People often ask whether an estate will ‘go to Probate’, although many are unclear exactly what this means. A Grant of Probate (or Letters of Administration if there is no Will) authorises the Executor to administer the estate by collecting in...
Although divorce rates are in decline, more than 40 per cent of marriages end in divorce (in England and Wales more than 100,000 couples divorce annually) and when one in five of all men and women seeking to end their marriage have already been through one divorce, it is perhaps not surprising that more and more people are seeking to safeguard their individual positions by entering into a pre-nuptial agreement prior to marriage or securing protection by drawing up a post-nuptial agreement at a later time.
For couples who are already married, particularly those with children, drawing up a post-nuptial agreement, which is agreed upon by both as being a fair statement of their wishes, can prevent a lot of potentially harmful stress in the event that the relationship turns sour.
To be binding a post-nuptial agreement must be seen to be fair. When considering whether to enforce a post-nuptial agreement, the court has regard to:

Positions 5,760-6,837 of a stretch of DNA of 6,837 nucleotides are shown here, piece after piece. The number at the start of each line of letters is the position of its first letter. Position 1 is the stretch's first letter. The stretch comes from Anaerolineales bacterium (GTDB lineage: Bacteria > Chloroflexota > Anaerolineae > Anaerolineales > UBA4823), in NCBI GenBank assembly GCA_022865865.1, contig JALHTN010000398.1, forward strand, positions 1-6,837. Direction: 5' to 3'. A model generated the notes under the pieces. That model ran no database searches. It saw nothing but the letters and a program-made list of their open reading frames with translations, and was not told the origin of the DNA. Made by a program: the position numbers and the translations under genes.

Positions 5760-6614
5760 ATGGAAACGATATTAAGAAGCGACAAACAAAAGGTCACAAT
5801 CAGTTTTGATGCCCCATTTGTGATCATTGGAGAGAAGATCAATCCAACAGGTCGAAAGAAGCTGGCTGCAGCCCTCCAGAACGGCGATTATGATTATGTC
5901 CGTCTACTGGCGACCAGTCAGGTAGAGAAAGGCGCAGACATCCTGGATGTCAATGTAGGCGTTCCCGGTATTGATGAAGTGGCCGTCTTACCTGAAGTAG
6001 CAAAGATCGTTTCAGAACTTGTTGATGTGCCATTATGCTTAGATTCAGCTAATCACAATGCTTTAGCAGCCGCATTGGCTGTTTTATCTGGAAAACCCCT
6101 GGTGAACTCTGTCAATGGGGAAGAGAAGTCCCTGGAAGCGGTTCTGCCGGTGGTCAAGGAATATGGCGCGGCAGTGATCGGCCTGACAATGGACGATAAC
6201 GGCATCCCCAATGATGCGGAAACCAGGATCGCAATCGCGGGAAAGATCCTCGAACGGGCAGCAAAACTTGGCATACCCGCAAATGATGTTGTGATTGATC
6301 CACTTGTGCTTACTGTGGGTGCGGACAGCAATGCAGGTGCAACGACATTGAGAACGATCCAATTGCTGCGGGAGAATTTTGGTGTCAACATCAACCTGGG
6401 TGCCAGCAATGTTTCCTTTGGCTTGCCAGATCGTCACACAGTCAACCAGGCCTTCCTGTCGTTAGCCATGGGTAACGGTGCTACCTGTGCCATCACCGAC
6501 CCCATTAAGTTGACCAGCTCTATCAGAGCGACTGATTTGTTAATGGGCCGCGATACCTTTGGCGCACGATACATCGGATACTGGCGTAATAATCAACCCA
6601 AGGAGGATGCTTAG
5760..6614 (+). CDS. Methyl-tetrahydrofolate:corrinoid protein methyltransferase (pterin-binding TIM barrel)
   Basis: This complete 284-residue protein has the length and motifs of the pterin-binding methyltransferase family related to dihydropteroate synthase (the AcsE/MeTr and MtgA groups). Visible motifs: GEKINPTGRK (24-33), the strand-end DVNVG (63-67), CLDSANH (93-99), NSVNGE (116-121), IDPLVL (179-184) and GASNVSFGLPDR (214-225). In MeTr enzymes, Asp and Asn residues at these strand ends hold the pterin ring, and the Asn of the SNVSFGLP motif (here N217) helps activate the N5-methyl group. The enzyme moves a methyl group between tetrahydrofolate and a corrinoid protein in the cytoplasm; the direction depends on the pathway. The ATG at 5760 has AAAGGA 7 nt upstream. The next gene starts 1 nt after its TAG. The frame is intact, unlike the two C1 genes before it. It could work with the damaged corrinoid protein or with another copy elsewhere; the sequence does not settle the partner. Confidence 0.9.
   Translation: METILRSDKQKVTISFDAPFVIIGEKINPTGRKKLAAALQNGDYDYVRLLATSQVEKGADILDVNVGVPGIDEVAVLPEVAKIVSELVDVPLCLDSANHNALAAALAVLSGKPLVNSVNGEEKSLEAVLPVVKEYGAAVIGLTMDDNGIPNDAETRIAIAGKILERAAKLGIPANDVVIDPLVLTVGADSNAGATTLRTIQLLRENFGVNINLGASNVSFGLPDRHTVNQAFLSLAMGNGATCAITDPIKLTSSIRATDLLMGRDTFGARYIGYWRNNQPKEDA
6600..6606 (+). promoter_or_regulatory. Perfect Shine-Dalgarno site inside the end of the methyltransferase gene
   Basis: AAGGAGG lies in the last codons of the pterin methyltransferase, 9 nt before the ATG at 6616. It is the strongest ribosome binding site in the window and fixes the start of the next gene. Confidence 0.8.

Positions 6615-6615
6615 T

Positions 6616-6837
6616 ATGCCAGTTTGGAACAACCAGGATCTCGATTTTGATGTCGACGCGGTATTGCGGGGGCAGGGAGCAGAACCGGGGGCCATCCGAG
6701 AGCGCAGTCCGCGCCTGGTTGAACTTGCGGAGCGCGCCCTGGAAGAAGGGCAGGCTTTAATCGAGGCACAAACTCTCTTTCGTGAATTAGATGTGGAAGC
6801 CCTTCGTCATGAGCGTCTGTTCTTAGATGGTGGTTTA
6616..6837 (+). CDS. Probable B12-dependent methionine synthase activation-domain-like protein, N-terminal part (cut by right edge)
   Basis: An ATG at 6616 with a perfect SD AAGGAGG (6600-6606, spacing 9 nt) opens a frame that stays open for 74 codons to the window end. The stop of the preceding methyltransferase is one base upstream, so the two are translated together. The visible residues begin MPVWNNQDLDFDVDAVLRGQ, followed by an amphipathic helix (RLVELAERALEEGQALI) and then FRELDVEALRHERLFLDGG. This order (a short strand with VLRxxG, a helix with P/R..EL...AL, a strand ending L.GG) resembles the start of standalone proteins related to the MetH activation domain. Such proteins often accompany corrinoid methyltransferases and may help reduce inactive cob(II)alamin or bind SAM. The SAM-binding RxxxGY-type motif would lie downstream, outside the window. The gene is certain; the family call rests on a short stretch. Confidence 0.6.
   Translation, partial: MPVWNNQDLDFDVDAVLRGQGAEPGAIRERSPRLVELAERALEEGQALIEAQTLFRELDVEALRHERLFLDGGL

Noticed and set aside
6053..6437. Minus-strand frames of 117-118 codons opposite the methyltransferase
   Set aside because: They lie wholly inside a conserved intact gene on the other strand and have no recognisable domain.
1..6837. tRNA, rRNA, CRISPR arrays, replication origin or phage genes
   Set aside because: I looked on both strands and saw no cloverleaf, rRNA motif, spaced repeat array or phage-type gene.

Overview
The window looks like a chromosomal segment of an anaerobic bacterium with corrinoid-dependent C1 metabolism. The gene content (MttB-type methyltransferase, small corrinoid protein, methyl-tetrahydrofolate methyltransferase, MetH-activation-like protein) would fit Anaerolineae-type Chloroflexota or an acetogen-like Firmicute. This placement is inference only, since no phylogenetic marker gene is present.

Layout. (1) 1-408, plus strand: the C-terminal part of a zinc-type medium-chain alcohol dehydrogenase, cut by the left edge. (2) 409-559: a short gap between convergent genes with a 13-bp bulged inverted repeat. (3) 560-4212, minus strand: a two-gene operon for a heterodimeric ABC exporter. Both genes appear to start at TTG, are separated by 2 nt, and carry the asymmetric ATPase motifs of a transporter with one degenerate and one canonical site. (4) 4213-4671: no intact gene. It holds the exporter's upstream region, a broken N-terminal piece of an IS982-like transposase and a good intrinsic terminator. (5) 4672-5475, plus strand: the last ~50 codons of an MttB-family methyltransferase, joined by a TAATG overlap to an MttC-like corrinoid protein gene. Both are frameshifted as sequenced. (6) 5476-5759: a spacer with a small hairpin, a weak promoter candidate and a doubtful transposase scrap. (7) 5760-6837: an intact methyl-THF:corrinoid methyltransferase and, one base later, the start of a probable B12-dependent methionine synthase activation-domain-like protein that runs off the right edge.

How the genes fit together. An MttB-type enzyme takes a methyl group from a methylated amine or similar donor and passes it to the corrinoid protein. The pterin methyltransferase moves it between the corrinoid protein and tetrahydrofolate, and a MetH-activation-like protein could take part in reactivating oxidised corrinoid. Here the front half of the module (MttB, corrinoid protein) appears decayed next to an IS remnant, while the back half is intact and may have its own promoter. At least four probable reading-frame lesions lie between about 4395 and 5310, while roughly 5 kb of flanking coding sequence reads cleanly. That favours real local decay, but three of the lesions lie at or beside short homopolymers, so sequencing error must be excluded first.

- the conduct of the parties leading up to the agreement;
- the circumstances surrounding the making of the agreement;
- whether there was undue pressure by one side or exploitation of a dominant position to secure an unreasonable advantage; and
- the interdependence and mutual influence that existed between the parties.
Recently, the Government has announced its intention to give pre- and post-nuptial agreements legal effect . A well-drafted agreement, made freely and with the benefit of legal advice, is highly persuasive. However, at the present such agreements to not have the force of law.